Dusseldorf The emerging overcapacities in container shipping are not the only point where the large shipping companies have recently miscalculated. The chaos in global maritime traffic, which has been the cause of countless disruptions in the supply of goods since autumn 2021, is surprisingly also the result of the shipping companies’ misguided personnel policies.
This is the result of a study by the auditing and consulting firm PwC, which examined a total of 106 German shipping companies in May and June 2022. The results are now available to the Handelsblatt.
According to this, in the middle of the year, 55 percent of the shipping companies complained about a shortage of skilled workers. The situation was even worse among the liner shipping companies. “Three out of four of these companies see the lack of skilled and junior staff as their biggest problem,” says the PwC study.
The misery is largely home-made, as study director André Wortmann found out. “Between 2019 and 2020 almost every fifth shipping company and between 2020 and 2021 even every fourth shipping company was laid off due to the pandemic,” he says. Alternatively, the shipping companies would have had the option of short-time work. But they obviously made less use of it than necessary.
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“The reduction in staff as a result of the corona crisis reached a level,” Wortmann says in astonishment, “that went beyond the personnel measures after the outbreak of the global economic and financial crisis in 2009.”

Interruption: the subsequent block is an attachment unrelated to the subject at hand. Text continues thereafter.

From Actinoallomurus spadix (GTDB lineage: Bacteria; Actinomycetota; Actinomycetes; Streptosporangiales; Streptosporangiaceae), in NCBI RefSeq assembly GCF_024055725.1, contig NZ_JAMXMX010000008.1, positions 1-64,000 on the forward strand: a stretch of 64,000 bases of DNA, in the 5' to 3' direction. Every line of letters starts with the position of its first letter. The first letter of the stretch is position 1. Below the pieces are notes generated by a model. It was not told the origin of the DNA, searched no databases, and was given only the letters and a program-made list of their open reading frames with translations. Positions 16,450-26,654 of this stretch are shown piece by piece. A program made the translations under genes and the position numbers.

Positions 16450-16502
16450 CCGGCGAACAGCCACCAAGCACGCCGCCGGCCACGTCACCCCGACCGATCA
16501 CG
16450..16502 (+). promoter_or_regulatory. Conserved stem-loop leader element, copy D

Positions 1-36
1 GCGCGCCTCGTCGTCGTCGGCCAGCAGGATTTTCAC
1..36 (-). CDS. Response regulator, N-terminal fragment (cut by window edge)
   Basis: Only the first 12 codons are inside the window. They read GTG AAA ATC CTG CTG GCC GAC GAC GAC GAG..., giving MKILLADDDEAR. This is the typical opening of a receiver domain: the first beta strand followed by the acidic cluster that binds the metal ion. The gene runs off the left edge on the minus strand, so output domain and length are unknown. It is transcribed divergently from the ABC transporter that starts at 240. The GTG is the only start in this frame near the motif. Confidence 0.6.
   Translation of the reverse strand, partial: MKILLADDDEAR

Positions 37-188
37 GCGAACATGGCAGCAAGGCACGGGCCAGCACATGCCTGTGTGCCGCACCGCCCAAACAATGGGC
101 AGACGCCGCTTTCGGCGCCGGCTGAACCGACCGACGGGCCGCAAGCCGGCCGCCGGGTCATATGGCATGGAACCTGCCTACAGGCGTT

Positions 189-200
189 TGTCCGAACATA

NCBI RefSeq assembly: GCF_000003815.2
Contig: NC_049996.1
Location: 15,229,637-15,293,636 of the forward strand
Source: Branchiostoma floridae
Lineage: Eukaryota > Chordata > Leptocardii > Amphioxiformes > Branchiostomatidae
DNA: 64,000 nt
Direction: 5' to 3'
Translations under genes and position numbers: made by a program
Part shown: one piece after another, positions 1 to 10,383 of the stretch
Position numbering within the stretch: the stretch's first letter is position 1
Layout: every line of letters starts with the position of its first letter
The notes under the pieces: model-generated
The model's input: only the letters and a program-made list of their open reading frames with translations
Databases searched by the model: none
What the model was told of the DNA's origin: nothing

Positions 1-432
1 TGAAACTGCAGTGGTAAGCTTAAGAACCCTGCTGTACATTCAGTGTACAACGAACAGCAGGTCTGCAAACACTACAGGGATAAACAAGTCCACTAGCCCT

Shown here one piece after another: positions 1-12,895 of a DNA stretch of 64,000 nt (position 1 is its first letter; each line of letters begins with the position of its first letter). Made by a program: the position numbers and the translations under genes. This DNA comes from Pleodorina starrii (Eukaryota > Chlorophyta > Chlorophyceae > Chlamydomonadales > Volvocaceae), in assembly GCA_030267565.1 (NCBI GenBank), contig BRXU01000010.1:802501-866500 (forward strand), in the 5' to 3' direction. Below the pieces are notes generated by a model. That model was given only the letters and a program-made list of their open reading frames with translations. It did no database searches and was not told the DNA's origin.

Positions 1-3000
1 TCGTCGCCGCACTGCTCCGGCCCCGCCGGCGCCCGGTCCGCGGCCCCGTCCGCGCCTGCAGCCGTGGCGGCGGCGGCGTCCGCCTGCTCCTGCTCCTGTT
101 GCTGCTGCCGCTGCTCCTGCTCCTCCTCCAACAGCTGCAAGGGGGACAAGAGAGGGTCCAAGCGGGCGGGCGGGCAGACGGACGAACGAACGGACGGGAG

Corona hit the industry less than the financial crisis did
The slump in demand 13 years ago hit shipping far harder than Corona. At the beginning of the pandemic, 31 percent of shipping companies reported that ships were out of work; during the financial crisis of 2009, it was 45 percent.
According to their own statements, 69 percent of German shipping companies are currently trying to recruit new staff – more than ever in the PwC annual surveys published since 2009. However, the shipping companies do not blame themselves for the supply chain chaos, but rather others.
In addition to the upheavals caused by the Chinese lockdowns, they complained to the study authors that there was a lack of available containers and ships, as well as the insufficient capacity in the ports.
But why the port congestion in September 2022 was still five percent longer than twelve months earlier can hardly be explained by the alleged lack of ships, containers and port capacities alone. Because almost nine percent fewer containers were transported than in September 2021. Here the suspicion arises that the lack of qualified personnel is at least partly responsible.
More: Container shipping company Hapag-Lloyd earns billions as a crisis winner